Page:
Many farmers have long finished their field work and are now in the deep into planning for 2019. If you’re preparing for a meeting with your farm lender and are feeling a bit uneasy, follow these 3 quick-and-dirty tips to help it go more smoothly.
1. Think Like a CEO
Darren Frye of Farm Futures says that farmers should learn as much as they can about what their lenders are looking for. This begins with straightforward honesty about your farm’s current financial situation. Consider working with an advisor that knows the ratios and metrics bankers want to see.
If some of your numbers aren’t quite where they should be, don’t worry. Let your banker know how you’re working to make it right, or how you plan to make it right. Be prepared to provide a clear story that reveals your current financials. The more details you can provide the better.
If you’re not running your operation like a CEO already, you better start working on it. Lenders want to work with individuals that are business savvy and operate their farms efficiently. Begin by having a clear cost structure and a clear marketing plan. This doesn’t mean you need to be able to predict the future- but it does mean that you need to be realistic. Know what kinds of market opportunities could arise, and know how are you positioning yourself to take advantage of them. Provide evidence that you can effectively manage your cash flow. You are in control.
2. Lending Options Abound
There’s a new type of financing now available to farmers. Larry Lee of Brownfield Ag News interviewed Bill York of FarmOp Capital- a lending institution that focuses on operating loans. The company offers “project type” financing that supports farmers’ abilities to produce crops efficiently. Each crop is considered a “project,” and they help improve purchasing power while also giving farmers more independence when it comes to planning and managing their operations.
Farming has changed a lot recently, but most Ag traditional financing has not. Many loans out there with flexible terms tend to have higher interest rates. So sometimes, in order to secure financing, farmers must change how they operate in order to get better rates. York says FarmOp Capital is here to fill that gap. York comments,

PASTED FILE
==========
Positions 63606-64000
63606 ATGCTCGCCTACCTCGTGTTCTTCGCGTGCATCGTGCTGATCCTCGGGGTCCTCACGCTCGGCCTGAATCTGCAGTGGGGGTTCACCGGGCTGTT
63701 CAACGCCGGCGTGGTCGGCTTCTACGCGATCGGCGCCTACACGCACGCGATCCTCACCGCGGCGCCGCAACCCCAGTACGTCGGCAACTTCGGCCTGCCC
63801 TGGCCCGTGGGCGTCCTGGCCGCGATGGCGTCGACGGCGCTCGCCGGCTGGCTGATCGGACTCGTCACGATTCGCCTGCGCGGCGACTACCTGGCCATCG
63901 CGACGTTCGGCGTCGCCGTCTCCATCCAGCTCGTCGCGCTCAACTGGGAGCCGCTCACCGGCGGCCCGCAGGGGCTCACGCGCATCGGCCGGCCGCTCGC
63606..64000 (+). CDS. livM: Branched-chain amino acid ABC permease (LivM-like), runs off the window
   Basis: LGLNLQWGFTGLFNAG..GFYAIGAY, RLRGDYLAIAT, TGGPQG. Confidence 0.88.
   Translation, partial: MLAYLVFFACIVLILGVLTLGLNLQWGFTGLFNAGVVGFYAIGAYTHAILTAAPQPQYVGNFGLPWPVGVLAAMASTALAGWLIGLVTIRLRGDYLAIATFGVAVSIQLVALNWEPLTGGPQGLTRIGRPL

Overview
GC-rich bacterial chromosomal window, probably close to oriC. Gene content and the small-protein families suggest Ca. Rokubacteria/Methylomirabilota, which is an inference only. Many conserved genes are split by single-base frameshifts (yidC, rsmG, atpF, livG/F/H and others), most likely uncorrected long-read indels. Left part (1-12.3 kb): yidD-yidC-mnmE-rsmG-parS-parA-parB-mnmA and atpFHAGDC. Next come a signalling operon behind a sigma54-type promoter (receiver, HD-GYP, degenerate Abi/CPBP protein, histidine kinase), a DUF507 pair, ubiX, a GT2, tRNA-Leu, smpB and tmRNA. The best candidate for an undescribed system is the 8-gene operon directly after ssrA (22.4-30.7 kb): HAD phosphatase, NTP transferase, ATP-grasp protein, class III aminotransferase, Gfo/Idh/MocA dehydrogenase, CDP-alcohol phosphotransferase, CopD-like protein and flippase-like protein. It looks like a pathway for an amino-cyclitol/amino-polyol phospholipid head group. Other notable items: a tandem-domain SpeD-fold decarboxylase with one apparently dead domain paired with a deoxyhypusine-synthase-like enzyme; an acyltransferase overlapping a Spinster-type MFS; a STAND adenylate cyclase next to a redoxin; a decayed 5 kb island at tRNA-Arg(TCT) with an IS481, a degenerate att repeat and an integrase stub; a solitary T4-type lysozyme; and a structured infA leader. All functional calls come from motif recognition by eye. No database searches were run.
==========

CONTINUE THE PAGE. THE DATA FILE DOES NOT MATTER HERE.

“Lenders tend to be focused on holding assets, real estate and equipment. We want to provide an additional funding source- a complimentary source- for those operators that have demonstrated that they can grow a crop, and be exclusively based on their ability to produce the crop.”
FarmOp Capital may allow farmers to restructure some preexisting debt by consolidation to save money, and they aim to work with both farmers and the primary lenders to come up with better solutions for everyone.
Good Old Farmer Mac
Farmer Mac, also known as the Federal Agricultural Mortgage Corp, is a publicly traded and government sponsored enterprise that’s been around for more than 30 years. Mike Wilson of Farm Futures says Farmer Mac is a secondary lender that secures billions of dollars for Ag loans.
They provide long-term fixed rate loans for hundreds of rural banks that don’t have access to those types of loans. Banks can usually provide financing for equipment and Farmer Mac provides financing on the real-estate end. As a result, banks get to keep their customers and farmers get to keep all their loans in one place.
Even if you think that you might not be eligible for traditional loan programs, there are almost always alternatives. There are USDA guaranteed loans that may be a good option. There are also alternative lenders. Farmer Mac works with these entities to provide interest-only arrangements to aid liquidity. According to Farmer Mac Executive Vice President Curt Covington,
“If we are going to be here for farmers and their lenders in the good times, we certainly need to be here for them in the bad.”
Do your due diligence to find financing that works for you.
3. Consider Paying Off Existing Debt
According to Ag Update, if your debt obligations are high and you don’t have access to typical operating loans- you must use caution before you consider before pushing family and farm related expenses to credit cards or higher interest debt. If it makes sense, sell some assets. You can use the money to aid in cash flow or use it to pay off existing debt.
Determine the assets you own that aren’t essential. Do you have any equipment that you no longer use? Is any of your equipment outdated? Maybe you don’t need to own that combine that you only use two weeks out of the year. Maybe hiring that work out is a better move financially.
Be careful to avoid selling assets that are necessary for production. Anything that helps create income should be the last thing to go.
If selling assets makes sense, you’ve got to remember a few things:
- Sometimes there can be tax consequences. When you’re selling farm machinery, the recapture of depreciation is called ordinary gain. It will be taxed at whatever tax bracket you fall into. It won’t be subject to self-employment tax.
- If any of your assets have liens against them, talk to your lender before you sell them. You’ll need to set aside a portion from the sale to pay the income taxes due. You don’t want all the proceeds to go to the lender without having the income tax covered.
There you have it. Three quick-and-dirty tips to help get you through your lender meetings: think like a CEO, know your lending options, and payoff existing debt.